At first glance, it doesn’t strike you as a world-class collectors’ item: On one side of the silver coin is the number 20; on the other side, the outlines of the Creative Artists Agency headquarters, designed by I.M. Pei.
The coin carries a certain historic interest, however, in that it marks the only recognition of CAA’s recent milestone – its 20th anniversary. Other than this modest coin distributed only to employees, there have been no dinners, no parties and no trade ads. Indeed, far from publicizing their anniversary, the CAA partners have done everything to discourage mention of the event, nor would they even agree to talk about it for this column.
Why the diffidence? The official explanation is that CAA, as a talent agency, wants to draw attention to its clients, not to itself.
The subtext is more interesting. For CAA, as an institution, has come to represent a success story that threatens to overshadow the achievements of its clients or customers. And the men who run CAA are keenly aware of Alexander Hamilton’s precept that if you’re smart enough to obtain power, you should also be smart enough not to flaunt it.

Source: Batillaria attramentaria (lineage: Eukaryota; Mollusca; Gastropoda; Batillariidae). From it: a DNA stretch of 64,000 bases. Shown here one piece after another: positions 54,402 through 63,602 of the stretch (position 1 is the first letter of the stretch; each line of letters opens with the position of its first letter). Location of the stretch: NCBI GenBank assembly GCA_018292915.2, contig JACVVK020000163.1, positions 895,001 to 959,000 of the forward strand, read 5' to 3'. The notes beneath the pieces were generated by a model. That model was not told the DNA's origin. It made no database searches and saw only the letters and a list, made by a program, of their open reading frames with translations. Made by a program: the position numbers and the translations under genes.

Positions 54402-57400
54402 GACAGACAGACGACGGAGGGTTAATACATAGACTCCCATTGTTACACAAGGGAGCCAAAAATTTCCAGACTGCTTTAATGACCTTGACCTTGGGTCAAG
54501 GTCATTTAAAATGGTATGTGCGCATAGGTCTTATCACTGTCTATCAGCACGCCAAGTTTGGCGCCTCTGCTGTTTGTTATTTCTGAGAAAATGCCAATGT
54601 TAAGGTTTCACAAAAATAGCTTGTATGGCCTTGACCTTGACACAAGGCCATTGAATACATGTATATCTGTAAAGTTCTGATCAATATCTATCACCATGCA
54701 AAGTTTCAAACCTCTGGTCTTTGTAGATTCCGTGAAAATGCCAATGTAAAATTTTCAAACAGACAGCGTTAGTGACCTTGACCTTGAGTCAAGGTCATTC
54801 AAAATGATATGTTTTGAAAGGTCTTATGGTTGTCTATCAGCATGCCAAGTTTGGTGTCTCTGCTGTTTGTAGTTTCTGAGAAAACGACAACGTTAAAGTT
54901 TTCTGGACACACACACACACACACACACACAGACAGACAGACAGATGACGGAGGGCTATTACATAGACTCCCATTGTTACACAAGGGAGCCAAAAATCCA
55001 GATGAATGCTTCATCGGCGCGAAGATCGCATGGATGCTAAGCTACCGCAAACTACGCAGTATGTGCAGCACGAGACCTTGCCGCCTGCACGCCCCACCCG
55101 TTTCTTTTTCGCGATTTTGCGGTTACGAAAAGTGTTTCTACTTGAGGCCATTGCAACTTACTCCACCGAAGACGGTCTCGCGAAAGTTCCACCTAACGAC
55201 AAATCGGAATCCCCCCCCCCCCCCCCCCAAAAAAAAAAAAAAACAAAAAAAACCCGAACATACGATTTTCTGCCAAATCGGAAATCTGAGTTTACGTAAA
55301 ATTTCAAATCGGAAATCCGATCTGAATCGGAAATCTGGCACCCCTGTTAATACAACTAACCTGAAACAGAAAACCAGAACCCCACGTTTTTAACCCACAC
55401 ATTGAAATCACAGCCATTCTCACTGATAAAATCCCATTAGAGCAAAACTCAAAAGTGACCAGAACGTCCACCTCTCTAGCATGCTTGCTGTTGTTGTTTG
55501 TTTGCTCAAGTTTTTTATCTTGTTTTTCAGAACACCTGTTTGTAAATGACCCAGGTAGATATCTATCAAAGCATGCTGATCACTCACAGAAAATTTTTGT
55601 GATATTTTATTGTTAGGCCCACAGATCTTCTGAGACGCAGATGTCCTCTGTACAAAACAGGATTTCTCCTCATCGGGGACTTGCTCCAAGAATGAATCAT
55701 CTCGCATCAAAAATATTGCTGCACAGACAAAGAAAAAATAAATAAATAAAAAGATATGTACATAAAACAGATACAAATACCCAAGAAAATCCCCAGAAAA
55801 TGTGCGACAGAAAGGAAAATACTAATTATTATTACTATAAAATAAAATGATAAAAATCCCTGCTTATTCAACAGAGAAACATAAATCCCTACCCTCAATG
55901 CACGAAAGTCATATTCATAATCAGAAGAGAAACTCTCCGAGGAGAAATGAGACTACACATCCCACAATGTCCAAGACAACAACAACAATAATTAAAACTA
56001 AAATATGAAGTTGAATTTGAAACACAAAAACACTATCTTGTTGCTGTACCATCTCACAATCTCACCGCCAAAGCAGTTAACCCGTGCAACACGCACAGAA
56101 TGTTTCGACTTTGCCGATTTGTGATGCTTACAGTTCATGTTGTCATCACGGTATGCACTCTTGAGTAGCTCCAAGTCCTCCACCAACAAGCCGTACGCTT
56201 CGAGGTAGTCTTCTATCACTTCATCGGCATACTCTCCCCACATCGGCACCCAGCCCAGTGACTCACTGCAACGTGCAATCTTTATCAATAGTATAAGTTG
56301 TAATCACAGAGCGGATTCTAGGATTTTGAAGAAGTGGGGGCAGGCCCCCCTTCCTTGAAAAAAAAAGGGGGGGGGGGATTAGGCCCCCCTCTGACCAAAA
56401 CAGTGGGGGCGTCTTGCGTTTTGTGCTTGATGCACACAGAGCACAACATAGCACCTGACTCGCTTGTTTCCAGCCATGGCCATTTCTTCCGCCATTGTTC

The undeniable truth is that CAA, in its short life span, has essentially redefined the nature of talent agencies and has left an indelible impact on the way business is conducted in the entertainment industry. In the pre-Ovitzian epoch, agents focused on such simple-minded tasks as getting gigs for clients. If you wanted to explore the complexities of gross participations or independent financing, you went to see your attorney.
Wander the hallowed halls of CAA today, however, and you come away with the feeling that you’re in a think tank rather than a talent agency. You find clusters of people piecing together new corporate structures for telcos or arguing about stratagems for Credit Lyonnais or for Microsoft or other techie clients. Others are hammering out ads for Coca-Cola’s next marketing effort.